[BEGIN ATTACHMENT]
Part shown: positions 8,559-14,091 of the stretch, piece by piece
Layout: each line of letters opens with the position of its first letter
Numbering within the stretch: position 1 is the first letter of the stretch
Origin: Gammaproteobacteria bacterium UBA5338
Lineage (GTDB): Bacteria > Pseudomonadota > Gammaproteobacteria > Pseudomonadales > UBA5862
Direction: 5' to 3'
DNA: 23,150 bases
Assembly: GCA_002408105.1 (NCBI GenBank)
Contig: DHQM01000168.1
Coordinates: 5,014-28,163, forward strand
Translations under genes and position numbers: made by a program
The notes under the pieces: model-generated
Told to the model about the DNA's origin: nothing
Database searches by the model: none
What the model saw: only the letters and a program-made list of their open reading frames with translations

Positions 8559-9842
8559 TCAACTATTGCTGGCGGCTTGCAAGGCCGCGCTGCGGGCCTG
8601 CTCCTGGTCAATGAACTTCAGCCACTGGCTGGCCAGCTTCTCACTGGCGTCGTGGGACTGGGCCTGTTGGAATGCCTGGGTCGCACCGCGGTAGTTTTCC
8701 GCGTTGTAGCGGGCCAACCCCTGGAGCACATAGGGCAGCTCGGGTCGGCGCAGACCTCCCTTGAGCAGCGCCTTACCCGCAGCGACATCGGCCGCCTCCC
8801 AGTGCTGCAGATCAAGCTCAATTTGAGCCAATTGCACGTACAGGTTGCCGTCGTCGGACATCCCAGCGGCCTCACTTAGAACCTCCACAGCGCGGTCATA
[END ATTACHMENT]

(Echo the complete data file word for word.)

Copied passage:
Part shown: positions 8,559-14,091 of the stretch, piece by piece
Layout: each line of letters opens with the position of its first letter
Numbering within the stretch: position 1 is the first letter of the stretch
Origin: Gammaproteobacteria bacterium UBA5338
Lineage (GTDB): Bacteria > Pseudomonadota > Gammaproteobacteria > Pseudomonadales > UBA5862
Direction: 5' to 3'
DNA: 23,150 bases
Assembly: GCA_002408105.1 (NCBI GenBank)
Contig: DHQM01000168.1
Coordinates: 5,014-28,163, forward strand
Translations under genes and position numbers: made by a program
The notes under the pieces: model-generated
Told to the model about the DNA's origin: nothing
Database searches by the model: none
What the model saw: only the letters and a program-made list of their open reading frames with translations

Positions 8559-9842
8559 TCAACTATTGCTGGCGGCTTGCAAGGCCGCGCTGCGGGCCTG
8601 CTCCTGGTCAATGAACTTCAGCCACTGGCTGGCCAGCTTCTCACTGGCGTCGTGGGACTGGGCCTGTTGGAATGCCTGGGTCGCACCGCGGTAGTTTTCC
8701 GCGTTGTAGCGGGCCAACCCCTGGAGCACATAGGGCAGCTCGGGTCGGCGCAGACCTCCCTTGAGCAGCGCCTTACCCGCAGCGACATCGGCCGCCTCCC
8801 AGTGCTGCAGATCAAGCTCAATTTGAGCCAATTGCACGTACAGGTTGCCGTCGTCGGACATCCCAGCGGCCTCACTTAGAACCTCCACAGCGCGGTCATA